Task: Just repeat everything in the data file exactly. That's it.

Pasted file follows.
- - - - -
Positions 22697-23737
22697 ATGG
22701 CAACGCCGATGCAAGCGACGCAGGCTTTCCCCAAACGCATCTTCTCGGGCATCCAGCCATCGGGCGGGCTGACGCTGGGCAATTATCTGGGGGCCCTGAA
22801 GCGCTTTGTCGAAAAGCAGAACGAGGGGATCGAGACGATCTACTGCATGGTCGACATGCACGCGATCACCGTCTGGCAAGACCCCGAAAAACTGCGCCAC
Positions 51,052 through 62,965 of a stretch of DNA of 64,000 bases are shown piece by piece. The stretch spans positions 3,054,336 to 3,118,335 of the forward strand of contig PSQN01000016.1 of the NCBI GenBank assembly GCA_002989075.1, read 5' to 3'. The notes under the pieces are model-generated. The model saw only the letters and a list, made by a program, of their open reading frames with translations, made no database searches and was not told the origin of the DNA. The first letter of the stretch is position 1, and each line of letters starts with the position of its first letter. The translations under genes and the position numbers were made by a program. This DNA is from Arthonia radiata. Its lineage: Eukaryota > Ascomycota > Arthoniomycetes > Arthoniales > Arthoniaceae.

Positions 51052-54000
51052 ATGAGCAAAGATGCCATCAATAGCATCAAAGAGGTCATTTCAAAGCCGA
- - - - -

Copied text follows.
Positions 22697-23737
22697 ATGG
22701 CAACGCCGATGCAAGCGACGCAGGCTTTCCCCAAACGCATCTTCTCGGGCATCCAGCCATCGGGCGGGCTGACGCTGGGCAATTATCTGGGGGCCCTGAA
22801 GCGCTTTGTCGAAAAGCAGAACGAGGGGATCGAGACGATCTACTGCATGGTCGACATGCACGCGATCACCGTCTGGCAAGACCCCGAAAAACTGCGCCAC
Positions 51,052 through 62,965 of a stretch of DNA of 64,000 bases are shown piece by piece. The stretch spans positions 3,054,336 to 3,118,335 of the forward strand of contig PSQN01000016.1 of the NCBI GenBank assembly GCA_002989075.1, read 5' to 3'. The notes under the pieces are model-generated. The model saw only the letters and a list, made by a program, of their open reading frames with translations, made no database searches and was not told the origin of the DNA. The first letter of the stretch is position 1, and each line of letters starts with the position of its first letter. The translations under genes and the position numbers were made by a program. This DNA is from Arthonia radiata. Its lineage: Eukaryota > Ascomycota > Arthoniomycetes > Arthoniales > Arthoniaceae.

Positions 51052-54000
51052 ATGAGCAAAGATGCCATCAATAGCATCAAAGAGGTCATTTCAAAGCCGA